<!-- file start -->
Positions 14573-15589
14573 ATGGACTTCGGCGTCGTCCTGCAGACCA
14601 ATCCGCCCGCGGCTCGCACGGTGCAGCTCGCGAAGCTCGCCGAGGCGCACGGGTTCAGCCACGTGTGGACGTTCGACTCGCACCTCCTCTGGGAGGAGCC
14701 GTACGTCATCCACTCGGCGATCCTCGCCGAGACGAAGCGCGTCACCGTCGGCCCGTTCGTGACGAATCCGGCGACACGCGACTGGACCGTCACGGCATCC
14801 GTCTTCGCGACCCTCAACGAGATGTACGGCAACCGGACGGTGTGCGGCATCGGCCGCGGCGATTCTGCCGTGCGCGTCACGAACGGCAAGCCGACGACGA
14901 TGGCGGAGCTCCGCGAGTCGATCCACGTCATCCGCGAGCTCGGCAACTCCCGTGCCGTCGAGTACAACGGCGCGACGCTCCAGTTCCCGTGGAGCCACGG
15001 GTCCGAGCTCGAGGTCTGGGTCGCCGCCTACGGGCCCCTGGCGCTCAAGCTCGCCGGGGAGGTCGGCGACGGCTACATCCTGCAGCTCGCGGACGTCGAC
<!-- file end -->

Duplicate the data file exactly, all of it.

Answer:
Positions 14573-15589
14573 ATGGACTTCGGCGTCGTCCTGCAGACCA
14601 ATCCGCCCGCGGCTCGCACGGTGCAGCTCGCGAAGCTCGCCGAGGCGCACGGGTTCAGCCACGTGTGGACGTTCGACTCGCACCTCCTCTGGGAGGAGCC
14701 GTACGTCATCCACTCGGCGATCCTCGCCGAGACGAAGCGCGTCACCGTCGGCCCGTTCGTGACGAATCCGGCGACACGCGACTGGACCGTCACGGCATCC
14801 GTCTTCGCGACCCTCAACGAGATGTACGGCAACCGGACGGTGTGCGGCATCGGCCGCGGCGATTCTGCCGTGCGCGTCACGAACGGCAAGCCGACGACGA
14901 TGGCGGAGCTCCGCGAGTCGATCCACGTCATCCGCGAGCTCGGCAACTCCCGTGCCGTCGAGTACAACGGCGCGACGCTCCAGTTCCCGTGGAGCCACGG
15001 GTCCGAGCTCGAGGTCTGGGTCGCCGCCTACGGGCCCCTGGCGCTCAAGCTCGCCGGGGAGGTCGGCGACGGCTACATCCTGCAGCTCGCGGACGTCGAC